Government To The Rescue!


A key criticism that entrepreneurs and small business owners often level at government is that it is divorced from the everyday realities and hardships that they face. In an effort to show what it can do for SMEs, the government is organising a series of roadshows this year to show what it can do for those in this crucial sector of the economy. Here are ten tips that the Taking Care of Business events in Limerick, Galway, Cork and Dublin in 2014 will give to SME owners:


1. There are over 80 Government funds available dedicated to helping SMEs

Knowing what supports are out there to help businesses can be a real quagmire. For example, there are over 80 developmental business supports across Government – totalling over €2bn – that are available for Irish SMEs. The Government announced in Budget 2014 an awareness raising campaign about SME business supports called ‘Supporting SMEs’. It is about to kick off and will be a good place for Irish businesses to find information on the supports they are potentially eligible for – be it start-up funds, supporting loans or other non-financial supports, such as mentoring, help getting to international fairs and skills training.


2. If you have been refused a loan by your bank, you can have that application reviewed and potentially overturned

The Credit Review Office will accept applications from SMEs, sole traders and small and medium-sized farm enterprises that have had their application for credit refused or reduced or have had credit facilities withdrawn, and feel that the bank’s decision is unjustified. It will carry out an independent and impartial review of the bank’s decision to refuse, reduce or withdraw credit facilities from €1,000 up to €3,000,000.


3. There is a financial incentive for your business if you hire the long-term unemployed

JobsPlus is a new employer incentive is designed to encourage employers and businesses to employ people who have been out of work for long periods. The Department of Social Protection will pay an incentive of €7,500 for each person recruited who has been unemployed for more than 12 but less than 24 months. It will pay €10,000 for each person recruited who has been unemployed for more than 24 months.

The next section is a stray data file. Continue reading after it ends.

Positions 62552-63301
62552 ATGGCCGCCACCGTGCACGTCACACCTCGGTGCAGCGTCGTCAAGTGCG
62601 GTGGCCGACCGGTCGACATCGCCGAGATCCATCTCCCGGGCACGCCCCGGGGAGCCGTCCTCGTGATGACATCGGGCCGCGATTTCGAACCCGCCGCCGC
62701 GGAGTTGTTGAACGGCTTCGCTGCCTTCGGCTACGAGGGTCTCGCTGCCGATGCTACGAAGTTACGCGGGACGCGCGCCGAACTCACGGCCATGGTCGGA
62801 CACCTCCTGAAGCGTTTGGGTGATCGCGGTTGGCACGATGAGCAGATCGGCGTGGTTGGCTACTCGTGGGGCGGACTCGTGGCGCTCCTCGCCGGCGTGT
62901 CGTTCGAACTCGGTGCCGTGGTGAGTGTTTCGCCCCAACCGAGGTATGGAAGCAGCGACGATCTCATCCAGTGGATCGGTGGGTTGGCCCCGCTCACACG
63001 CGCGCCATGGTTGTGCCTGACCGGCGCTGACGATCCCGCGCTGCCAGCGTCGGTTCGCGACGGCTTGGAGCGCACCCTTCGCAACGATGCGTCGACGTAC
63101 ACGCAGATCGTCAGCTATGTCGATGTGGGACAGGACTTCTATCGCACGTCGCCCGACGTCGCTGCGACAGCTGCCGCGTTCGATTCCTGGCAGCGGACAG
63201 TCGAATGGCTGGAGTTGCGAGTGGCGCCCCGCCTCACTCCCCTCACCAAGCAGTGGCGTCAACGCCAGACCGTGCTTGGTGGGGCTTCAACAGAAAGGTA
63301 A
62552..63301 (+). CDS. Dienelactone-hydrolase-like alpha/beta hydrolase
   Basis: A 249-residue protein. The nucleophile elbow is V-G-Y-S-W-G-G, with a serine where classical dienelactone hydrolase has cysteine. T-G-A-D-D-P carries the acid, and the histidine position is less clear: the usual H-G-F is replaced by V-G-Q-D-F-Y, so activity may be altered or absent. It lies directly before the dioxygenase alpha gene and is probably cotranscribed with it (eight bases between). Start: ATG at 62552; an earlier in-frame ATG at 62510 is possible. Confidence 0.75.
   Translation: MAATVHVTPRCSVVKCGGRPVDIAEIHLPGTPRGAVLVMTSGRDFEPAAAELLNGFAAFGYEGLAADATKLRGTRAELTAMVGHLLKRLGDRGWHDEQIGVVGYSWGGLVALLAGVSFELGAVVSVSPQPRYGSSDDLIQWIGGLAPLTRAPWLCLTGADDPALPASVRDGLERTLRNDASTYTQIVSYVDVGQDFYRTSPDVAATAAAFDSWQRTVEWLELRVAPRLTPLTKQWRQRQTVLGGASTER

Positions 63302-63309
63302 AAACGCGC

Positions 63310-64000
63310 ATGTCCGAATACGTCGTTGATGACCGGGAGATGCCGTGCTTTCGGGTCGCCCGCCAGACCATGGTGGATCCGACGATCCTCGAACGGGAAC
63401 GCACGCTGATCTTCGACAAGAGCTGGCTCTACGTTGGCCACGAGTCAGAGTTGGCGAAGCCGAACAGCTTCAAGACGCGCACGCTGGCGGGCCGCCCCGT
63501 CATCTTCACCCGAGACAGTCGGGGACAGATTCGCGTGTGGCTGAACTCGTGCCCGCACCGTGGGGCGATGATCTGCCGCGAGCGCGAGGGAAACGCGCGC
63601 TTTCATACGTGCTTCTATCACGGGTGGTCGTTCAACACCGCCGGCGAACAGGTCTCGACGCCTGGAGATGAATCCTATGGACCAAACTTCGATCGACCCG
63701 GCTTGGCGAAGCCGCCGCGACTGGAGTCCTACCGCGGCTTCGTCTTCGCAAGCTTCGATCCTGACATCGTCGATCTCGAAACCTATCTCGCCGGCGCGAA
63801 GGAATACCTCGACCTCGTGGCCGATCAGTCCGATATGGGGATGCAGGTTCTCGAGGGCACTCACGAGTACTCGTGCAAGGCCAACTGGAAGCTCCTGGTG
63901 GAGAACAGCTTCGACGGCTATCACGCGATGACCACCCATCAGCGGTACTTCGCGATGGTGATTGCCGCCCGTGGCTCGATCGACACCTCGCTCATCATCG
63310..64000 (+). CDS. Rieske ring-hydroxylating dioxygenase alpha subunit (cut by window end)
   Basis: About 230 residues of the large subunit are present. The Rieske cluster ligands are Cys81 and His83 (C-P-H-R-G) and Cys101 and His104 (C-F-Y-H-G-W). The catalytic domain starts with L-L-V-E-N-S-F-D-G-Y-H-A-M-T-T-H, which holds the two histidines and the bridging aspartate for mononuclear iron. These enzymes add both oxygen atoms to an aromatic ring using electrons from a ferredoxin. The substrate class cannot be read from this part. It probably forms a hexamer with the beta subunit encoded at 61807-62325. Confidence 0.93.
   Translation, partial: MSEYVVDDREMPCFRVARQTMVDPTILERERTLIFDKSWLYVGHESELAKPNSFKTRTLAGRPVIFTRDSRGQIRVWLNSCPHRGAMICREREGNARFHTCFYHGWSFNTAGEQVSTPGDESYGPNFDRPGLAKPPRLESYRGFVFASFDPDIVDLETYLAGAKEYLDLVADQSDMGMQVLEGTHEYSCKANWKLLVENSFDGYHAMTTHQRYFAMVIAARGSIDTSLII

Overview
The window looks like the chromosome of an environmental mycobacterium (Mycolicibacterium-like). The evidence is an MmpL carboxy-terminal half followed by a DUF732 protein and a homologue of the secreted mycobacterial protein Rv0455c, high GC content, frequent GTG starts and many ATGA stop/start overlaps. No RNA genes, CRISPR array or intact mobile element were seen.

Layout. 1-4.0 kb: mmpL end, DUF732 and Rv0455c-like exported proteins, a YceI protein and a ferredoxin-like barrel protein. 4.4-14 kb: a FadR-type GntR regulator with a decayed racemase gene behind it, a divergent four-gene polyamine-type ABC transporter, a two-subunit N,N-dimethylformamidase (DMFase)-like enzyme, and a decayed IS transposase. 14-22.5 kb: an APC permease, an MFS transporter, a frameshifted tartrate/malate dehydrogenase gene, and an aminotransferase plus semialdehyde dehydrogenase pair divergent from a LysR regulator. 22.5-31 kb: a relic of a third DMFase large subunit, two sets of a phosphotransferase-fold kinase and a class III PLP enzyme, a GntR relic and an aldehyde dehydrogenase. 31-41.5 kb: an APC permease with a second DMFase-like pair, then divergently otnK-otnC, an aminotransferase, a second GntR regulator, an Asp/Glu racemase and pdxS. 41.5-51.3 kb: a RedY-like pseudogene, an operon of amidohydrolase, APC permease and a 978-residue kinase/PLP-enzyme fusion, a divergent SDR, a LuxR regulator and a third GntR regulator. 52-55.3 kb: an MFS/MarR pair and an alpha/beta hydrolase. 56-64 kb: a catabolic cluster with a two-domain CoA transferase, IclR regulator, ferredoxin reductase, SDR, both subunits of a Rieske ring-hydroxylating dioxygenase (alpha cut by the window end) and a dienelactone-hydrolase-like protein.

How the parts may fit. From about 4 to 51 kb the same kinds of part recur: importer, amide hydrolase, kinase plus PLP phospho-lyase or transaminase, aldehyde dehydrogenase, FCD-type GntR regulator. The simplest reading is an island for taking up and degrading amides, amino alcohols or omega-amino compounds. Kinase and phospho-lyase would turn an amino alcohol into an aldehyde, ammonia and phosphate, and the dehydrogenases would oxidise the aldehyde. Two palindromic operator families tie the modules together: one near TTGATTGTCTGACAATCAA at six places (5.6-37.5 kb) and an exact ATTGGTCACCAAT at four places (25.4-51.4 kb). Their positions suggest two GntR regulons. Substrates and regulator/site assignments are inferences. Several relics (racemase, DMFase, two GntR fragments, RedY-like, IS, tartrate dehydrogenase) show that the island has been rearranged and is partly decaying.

4. It can be easier than you think to go green(er)

There are state grant schemes to encourage organisations to research and implement cleaner greener production/service provision practices. To date €7.9 million in investments has been made to 116 organisations. The Environmental Protection Agency provides a range of advice to small businesses:

  • Web based tools and guides
  • Site visits
  • Grant aid for research
  • Saving money through resource efficiency


5. Investing in workplace Health & Safety early can save you money

The average cost of a workplace injury in a small business is €9,138 and 1 in 6 small businesses will have a workplace injury this year. The Health and Safety Authority can provide a range of supports to business:

  • HSA Business Supports
  • Sector and topic specific guidance
  • Workplace Contact Unit 1890 289 389


6. The public sector is a large market into which to sell your products and services

The Office of Government Procurement (OGP) provides advice on how to make the most of opportunities to bid for public sector contracts; the all-island spend on public procurement is almost €14 billion.


7. Being legally compliant may seem costly but there is help available

  • The Data Protection Commissioner is responsible for upholding the rights of individuals to control how data relating to them is used and for enforcing obligations upon data controllers. It can help businesses understand how to comply with data protection requirements, how to improve their data handling practices and the business advantage from reassuring customers about their data.